By Paul H. Courtenay
The Wicked Wit of Winston Churchill, compiled by Dominique Enright, published by Michael O’Mara Books Ltd, 2001. Hardbound, 162 pages, £10/$16.95, member price $10.
At first glance this is an attractive looking little book, but the first sentence of the introduction quickly raises doubts. Ms. Enright tells us that Churchill was born a nephew of the Duke of Marlborough!
From this point the reader’s confidence is undermined, and it is easy to spot other errors of fact before even reaching the twelve chapters of quotations, many of which are close enough, but inaccurately recorded. The author has clearly lifted many of her quotes— often word for word—from an earlier book of this genre which is itself full of inaccuracies and inventions.
A typical misquotation occurs over Churchill’s famous definition of a lie in an early debate over what some had called “Chinese slavery”: “…it cannot in the opinion of His Majesty’s Government be classified as slavery in the extreme acceptance of the word without some risk of terminological inexactitude.” For this Enright substitutes: “Perhaps we have been guilty of some terminological inexactitudes.”
Churchill’s famous “Dogs look up at you, cats look down at you” is stated as, “Dogs look up to men, cats look down on them,” which is a new variation among several; Churchill made this remark many times and had several versions, but this is not among them. A prominent misattribution credits WSC with apologizing for the length of a speech because he did not have the time to prepare a shorter one; this was uttered much earlier by the Duke of Wellington. Some researchers think both may have borrowed the sense of the remark from Blasé Pascal, who wrote in a 1656 letter to a friend: “I have only made this letter rather long because I have not had time to made it shorter.”
Apart from errors, the main fault with this book is its lack of attribution. Several items state the circumstances of their origins, but the great majority give no clue as to their validity and are simply stated to have emanated from the great man; unfamiliar quotations are therefore impossible to verify.
The book is full of apocryphal or, at the very least, invalidated statements, which cannot be verified. For example we are told that, on breaking his thigh at Montecarlo and being borne away on a stretcher, Churchill said to the ambulance man, “Not feet first, please!” We are also informed that when a British actor said he was honored to know he was WSC’s favorite, the reply was said to be: “Yes, and my fifth favorite actor after the Marx brothers.” Cute, but who can prove them?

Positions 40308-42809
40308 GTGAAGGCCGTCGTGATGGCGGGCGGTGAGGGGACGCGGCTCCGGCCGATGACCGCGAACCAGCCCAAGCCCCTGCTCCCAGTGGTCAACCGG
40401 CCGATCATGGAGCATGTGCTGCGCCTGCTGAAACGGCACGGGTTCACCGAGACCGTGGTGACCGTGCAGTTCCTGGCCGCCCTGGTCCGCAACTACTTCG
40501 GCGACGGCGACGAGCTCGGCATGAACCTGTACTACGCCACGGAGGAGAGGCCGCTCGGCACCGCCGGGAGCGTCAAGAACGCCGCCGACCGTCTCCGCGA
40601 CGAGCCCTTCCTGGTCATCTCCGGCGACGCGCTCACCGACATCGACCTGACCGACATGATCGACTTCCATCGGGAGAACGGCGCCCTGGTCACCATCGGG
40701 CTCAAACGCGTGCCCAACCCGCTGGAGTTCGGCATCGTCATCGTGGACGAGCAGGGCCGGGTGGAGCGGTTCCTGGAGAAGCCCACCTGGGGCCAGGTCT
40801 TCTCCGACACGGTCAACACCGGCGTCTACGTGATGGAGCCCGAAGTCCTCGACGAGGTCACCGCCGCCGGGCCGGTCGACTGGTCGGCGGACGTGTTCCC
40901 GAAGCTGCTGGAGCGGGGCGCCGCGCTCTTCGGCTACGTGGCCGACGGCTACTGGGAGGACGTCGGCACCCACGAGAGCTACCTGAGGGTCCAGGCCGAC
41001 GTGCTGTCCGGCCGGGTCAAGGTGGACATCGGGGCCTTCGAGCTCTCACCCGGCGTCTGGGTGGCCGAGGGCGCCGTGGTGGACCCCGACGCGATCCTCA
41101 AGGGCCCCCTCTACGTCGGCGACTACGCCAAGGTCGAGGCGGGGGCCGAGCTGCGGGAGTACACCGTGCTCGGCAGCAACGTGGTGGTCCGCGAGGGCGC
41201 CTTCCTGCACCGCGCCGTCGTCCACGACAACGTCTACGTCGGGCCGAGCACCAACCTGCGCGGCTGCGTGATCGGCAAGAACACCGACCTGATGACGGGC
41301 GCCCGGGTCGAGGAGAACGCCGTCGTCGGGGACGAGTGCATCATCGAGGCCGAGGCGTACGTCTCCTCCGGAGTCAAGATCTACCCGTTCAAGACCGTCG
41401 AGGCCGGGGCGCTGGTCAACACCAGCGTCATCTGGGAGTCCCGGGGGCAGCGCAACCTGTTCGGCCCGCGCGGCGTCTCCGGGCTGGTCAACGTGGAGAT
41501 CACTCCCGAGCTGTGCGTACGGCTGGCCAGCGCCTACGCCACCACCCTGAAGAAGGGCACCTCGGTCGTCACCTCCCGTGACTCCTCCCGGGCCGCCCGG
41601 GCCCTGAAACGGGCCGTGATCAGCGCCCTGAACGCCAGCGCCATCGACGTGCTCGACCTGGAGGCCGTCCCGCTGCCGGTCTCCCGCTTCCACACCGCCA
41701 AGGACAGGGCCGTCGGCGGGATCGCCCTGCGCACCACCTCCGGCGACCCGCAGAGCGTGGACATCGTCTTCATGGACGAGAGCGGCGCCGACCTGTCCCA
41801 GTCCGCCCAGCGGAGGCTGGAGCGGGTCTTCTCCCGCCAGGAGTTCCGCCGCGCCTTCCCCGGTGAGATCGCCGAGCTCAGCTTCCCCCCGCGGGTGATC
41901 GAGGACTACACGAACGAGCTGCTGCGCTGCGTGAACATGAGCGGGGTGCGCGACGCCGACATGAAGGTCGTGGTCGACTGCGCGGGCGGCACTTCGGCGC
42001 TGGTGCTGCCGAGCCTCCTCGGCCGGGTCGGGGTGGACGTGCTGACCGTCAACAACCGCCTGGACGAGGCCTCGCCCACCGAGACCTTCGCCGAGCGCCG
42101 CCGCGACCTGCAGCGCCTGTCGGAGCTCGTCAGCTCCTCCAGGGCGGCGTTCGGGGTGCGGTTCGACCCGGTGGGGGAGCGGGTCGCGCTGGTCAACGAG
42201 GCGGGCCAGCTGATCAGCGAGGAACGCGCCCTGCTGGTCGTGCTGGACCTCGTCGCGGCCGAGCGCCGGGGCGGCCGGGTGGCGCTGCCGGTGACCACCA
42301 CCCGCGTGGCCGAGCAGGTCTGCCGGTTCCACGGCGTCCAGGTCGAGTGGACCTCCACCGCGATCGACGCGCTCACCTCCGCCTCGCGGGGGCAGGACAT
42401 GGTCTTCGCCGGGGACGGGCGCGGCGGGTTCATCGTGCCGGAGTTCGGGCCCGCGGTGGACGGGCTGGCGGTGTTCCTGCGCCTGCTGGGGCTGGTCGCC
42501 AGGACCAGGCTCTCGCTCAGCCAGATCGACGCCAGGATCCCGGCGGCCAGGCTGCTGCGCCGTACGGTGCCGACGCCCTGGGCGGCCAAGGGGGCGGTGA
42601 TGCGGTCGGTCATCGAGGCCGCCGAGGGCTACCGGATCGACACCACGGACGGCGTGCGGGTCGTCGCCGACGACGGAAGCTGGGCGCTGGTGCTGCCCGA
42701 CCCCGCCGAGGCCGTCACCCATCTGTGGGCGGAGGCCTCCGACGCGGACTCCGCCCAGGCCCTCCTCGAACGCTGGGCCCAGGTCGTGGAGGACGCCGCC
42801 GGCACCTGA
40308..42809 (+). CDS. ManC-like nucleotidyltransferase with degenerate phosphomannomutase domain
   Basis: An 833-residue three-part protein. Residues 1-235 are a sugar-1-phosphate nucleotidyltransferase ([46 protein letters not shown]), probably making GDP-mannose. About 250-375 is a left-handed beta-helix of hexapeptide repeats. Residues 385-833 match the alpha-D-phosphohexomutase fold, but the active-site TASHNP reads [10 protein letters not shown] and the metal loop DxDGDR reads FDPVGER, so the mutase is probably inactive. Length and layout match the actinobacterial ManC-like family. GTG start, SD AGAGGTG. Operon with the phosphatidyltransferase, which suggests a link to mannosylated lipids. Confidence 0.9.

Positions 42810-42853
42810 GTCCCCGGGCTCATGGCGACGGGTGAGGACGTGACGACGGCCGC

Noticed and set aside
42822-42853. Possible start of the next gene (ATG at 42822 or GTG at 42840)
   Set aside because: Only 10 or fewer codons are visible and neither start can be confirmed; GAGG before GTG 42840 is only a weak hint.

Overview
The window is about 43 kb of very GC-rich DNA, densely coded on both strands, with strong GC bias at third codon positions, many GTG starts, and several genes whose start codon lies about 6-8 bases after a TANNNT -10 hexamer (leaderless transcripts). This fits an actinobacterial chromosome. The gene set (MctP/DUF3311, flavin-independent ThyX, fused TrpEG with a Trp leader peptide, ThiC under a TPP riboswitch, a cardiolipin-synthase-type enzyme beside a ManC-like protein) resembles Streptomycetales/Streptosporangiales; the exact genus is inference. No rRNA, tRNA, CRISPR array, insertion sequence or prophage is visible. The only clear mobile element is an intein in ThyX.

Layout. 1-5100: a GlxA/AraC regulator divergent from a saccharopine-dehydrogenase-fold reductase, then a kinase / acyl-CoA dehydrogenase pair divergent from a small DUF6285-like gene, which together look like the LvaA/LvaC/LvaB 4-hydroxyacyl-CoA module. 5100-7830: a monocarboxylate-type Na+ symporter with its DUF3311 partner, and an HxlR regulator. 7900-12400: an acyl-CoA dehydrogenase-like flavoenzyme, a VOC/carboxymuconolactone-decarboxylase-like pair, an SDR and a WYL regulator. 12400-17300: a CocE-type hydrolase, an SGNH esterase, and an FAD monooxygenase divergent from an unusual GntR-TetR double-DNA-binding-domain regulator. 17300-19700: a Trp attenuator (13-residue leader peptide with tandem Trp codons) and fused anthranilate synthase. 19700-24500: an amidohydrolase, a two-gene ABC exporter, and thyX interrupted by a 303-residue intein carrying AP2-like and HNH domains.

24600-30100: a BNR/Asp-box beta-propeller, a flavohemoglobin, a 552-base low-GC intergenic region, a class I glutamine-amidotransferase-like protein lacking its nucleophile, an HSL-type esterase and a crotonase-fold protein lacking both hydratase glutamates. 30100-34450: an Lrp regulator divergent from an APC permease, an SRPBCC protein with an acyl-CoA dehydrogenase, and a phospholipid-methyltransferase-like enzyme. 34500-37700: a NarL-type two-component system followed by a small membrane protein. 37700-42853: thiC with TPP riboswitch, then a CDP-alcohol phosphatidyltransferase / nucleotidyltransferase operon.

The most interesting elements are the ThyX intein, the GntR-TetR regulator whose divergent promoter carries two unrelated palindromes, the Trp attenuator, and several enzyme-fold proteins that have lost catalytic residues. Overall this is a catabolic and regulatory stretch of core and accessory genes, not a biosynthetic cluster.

Another unlikely remark, which has been around for years, is alleged to have been made following a reception in Virginia; on being offered chicken, he asked for a breast, whereupon his hostess informed him that Southern ladies preferred the term “white meat.” The following day he allegedly sent her a corsage with the message, “I would be obliged if you would put this on your white meat.” The remark sounds entirely out of character for Churchill, who almost always treated ladies with Victorian courtesy.
A certain innocence about world events is also apparent. Referring to the meeting with Roosevelt at Placentia Bay, the compiler says that Churchill crossed the Atlantic in a destroyer (that really would have been an adventure).floor to become a Liberal in 1906 (instead of 1904). She correctly quotes his speech, “…I had the luck to be called upon to give the roar,” and the date (1954); but the fact that it was his response to Parliament on his 80th birthday has eluded her.
We also learn that he had exhibited paintings under an assumed name at the Louvre; this was an over-ambitious claim, though he did sell some anonymous works at a Paris gallery.
The compiler is described as a freelance writer, which suggests that she is dashing off something for the market without much familiarity with the subject. Indeed she goes as far as to say, in a chapter on Anecdotes:
“…some of the stories are definitely authentic, but there are no doubt many that have been embellished; or have changed in details such as date, location, even characters, as they have been told and retold. But if the details are not always in accordance with other versions of the story, they have been selected for their Churchillian flavour.”
That says it all.
Mr. Courtenay is FH’s Associate Editor
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